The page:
Understanding your loan: A dozen terms you should know

The following are some basic terms you may hear when considering a loan. Understanding these will help you understand your loan better.

  1. Term – A loan’s term is a specified repayment schedule. An example of a loan term is a 5-year auto loan, where the term, or repayment schedule, is 60 months.

  2. Principal – In the context of loans, the principal is the amount of money you borrow from a lender. Principal plus interest and fees equals the total cost of the loan.

  3. Interest – Interest is what lenders charge borrowers for the loan. It is the cost of borrowing the principal, and is usually expressed as an annual percentage rate. There are two basic kinds of interest rate: Variable and Fixed.

    • Variable (or adjustable) rate – A variable rate loan, sometimes called an adjustable rate loan, is one where the rate can change (vary) over the term of the loan. Credit cards are an example of a variable rate loan. This is also called a floating rate loan.

    • Fixed rate – A fixed rate loan is one where the interest rate does not change (vary) over the term of the loan.

  4. Annual Percentage Rate – The Annual Percentage Rate, or APR, refers to the annual rate of interest charged to borrowers plus any additional costs or fees. The APR is typically higher than a loan’s stated interest rate, which does not include the additional costs or fees.

  5. Security – In the context of a loan, security is an item of value like a car or home, which is pledged as a guarantee of repayment of the loan. A good example of security is an auto loan in which the auto being purchased is also the security for the loan. The lender retains the title to the auto until the borrower has paid the loan in full.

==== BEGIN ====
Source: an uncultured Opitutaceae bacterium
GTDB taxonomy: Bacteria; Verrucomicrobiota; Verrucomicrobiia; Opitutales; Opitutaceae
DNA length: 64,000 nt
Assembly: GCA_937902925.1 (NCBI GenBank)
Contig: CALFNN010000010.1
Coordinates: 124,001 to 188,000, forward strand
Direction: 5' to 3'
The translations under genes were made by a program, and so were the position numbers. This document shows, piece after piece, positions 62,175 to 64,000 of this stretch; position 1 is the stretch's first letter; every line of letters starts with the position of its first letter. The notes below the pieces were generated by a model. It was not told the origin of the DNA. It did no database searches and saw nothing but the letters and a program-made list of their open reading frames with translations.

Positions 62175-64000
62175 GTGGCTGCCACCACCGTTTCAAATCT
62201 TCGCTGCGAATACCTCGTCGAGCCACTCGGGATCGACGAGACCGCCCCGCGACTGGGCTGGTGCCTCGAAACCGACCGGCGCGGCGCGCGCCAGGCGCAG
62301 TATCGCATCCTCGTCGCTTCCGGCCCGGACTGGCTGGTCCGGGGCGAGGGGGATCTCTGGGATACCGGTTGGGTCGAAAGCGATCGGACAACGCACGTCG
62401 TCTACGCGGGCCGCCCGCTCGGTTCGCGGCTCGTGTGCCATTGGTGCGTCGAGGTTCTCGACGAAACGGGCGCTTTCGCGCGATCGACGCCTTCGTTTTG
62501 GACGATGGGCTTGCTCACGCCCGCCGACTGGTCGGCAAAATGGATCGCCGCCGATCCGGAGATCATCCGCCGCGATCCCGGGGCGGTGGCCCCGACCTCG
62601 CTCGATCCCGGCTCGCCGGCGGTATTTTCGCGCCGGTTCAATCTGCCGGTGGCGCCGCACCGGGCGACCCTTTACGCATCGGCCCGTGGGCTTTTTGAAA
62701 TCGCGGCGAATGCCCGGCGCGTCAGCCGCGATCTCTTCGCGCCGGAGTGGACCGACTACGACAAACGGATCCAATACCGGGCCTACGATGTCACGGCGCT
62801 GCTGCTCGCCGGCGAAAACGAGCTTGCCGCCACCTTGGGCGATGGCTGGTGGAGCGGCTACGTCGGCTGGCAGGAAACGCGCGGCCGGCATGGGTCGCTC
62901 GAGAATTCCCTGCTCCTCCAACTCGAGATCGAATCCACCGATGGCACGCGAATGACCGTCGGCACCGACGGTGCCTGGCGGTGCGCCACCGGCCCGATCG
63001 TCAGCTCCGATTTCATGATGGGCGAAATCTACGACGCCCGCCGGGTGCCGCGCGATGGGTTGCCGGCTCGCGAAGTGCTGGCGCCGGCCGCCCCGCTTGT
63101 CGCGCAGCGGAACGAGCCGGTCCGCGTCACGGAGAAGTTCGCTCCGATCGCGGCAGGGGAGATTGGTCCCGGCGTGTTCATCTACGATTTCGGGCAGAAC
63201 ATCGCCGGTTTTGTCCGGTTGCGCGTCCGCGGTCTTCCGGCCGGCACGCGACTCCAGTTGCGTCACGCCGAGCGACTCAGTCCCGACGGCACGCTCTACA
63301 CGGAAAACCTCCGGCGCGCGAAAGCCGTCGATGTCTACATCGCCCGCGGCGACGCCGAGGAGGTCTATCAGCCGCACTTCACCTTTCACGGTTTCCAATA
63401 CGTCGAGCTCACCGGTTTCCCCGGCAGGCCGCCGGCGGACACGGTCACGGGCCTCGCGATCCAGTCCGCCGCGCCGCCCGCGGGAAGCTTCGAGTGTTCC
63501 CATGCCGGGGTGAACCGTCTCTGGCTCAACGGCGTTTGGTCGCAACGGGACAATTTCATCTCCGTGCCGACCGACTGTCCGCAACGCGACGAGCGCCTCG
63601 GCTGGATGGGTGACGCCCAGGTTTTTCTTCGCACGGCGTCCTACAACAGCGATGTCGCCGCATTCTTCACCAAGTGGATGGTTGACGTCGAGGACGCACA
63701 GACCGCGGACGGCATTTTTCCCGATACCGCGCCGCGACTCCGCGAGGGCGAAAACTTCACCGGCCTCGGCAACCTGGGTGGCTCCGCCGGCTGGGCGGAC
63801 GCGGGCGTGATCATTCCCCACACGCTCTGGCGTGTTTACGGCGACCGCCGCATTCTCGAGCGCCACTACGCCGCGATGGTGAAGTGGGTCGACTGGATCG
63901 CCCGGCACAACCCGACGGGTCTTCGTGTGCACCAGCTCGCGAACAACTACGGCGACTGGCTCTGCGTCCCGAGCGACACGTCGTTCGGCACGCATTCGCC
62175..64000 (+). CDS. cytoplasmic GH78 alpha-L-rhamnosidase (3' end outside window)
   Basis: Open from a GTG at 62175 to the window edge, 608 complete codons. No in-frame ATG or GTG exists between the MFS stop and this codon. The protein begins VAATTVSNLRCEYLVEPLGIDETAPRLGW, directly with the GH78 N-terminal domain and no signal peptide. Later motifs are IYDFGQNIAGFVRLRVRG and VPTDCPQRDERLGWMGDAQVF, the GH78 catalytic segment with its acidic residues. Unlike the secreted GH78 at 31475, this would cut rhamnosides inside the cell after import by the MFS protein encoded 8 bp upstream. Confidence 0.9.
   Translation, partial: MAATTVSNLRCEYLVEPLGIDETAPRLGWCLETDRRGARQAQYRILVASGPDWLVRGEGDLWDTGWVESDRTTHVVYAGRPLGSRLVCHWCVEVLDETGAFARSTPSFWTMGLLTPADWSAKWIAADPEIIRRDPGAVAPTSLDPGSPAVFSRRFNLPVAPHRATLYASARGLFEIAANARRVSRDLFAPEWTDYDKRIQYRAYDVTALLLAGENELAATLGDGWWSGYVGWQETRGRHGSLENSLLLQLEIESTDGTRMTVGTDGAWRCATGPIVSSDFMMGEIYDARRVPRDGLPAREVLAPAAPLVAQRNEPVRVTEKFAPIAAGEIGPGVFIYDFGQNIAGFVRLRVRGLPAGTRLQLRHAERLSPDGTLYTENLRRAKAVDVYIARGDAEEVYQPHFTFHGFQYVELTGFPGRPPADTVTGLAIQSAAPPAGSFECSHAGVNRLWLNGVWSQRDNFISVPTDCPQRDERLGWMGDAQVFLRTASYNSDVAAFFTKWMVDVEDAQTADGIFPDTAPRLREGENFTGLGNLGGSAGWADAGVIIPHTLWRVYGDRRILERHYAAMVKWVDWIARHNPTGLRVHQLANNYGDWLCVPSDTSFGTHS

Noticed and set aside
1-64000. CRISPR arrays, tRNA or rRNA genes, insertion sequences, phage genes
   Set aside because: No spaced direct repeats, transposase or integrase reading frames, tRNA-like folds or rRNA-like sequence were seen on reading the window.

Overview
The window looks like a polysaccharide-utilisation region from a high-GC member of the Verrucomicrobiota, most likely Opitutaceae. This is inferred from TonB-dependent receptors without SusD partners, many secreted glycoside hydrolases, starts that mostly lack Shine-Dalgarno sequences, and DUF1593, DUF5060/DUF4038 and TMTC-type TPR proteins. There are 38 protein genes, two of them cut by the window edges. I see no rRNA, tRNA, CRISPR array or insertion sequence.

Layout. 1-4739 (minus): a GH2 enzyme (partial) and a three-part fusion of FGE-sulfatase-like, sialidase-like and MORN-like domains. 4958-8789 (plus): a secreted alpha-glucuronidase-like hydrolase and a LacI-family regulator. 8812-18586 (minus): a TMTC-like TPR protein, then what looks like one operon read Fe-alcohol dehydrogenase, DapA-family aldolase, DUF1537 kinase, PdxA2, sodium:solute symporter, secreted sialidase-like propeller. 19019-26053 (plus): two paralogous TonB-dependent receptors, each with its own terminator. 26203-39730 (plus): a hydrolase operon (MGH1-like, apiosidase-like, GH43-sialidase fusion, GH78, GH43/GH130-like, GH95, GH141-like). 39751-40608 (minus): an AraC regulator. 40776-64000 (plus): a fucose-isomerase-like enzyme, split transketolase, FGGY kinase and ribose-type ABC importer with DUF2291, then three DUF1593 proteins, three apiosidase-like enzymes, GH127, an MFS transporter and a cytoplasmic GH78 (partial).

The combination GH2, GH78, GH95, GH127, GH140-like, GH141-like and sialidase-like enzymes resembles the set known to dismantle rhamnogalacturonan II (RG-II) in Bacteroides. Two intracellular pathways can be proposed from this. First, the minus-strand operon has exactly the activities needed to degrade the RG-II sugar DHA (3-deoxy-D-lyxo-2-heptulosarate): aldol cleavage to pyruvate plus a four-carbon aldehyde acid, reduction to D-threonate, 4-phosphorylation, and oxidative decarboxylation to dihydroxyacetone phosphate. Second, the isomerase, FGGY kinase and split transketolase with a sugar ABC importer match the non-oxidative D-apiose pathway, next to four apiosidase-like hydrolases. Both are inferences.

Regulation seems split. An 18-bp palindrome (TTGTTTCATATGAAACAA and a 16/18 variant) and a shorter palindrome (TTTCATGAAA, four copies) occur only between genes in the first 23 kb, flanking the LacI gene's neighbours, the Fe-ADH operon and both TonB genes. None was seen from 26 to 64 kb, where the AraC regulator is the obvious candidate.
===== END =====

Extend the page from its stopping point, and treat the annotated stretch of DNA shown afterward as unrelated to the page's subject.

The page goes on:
6. Pre-payment penalty – A prepayment penalty is a fee that some lenders charge if you pay off all or part of your loan early. Oregon State Credit Union does not charge prepayment penalties on consumer loans.

  7. Late fee – The late fee is a charge borrowers pay when they fail to make a scheduled payment by the due date. Many lenders offer a grace period.

  8. Grace period – A grace period is a set length of time after the date a loan payment is due. Payment can be made without penalty during the grace period.

  9. Loan fees – Any fee that a borrower pays for borrowing money is called a loan fee. Loan fees do not include money paid as interest on the loan. Examples include closing costs, annual fees and late fees.

  10. Closing costs – Closing costs are fees and expenses you pay when you close on a home or real estate loan.

  11. Mortgage points – Also known as discount points or simply points, these are paid to the lender in exchange for a lower interest rate on your mortgage.

  12. Title insurance – Title insurance protects the insured from a financial loss if a title defect is discovered after closing on a property. There are two policies: lender’s title insurance, which is purchased by the buyer, and owner’s title insurance, which is purchased by the seller. Both are a one-time, upfront cost that varies based on the price and location of the home or property being purchased.

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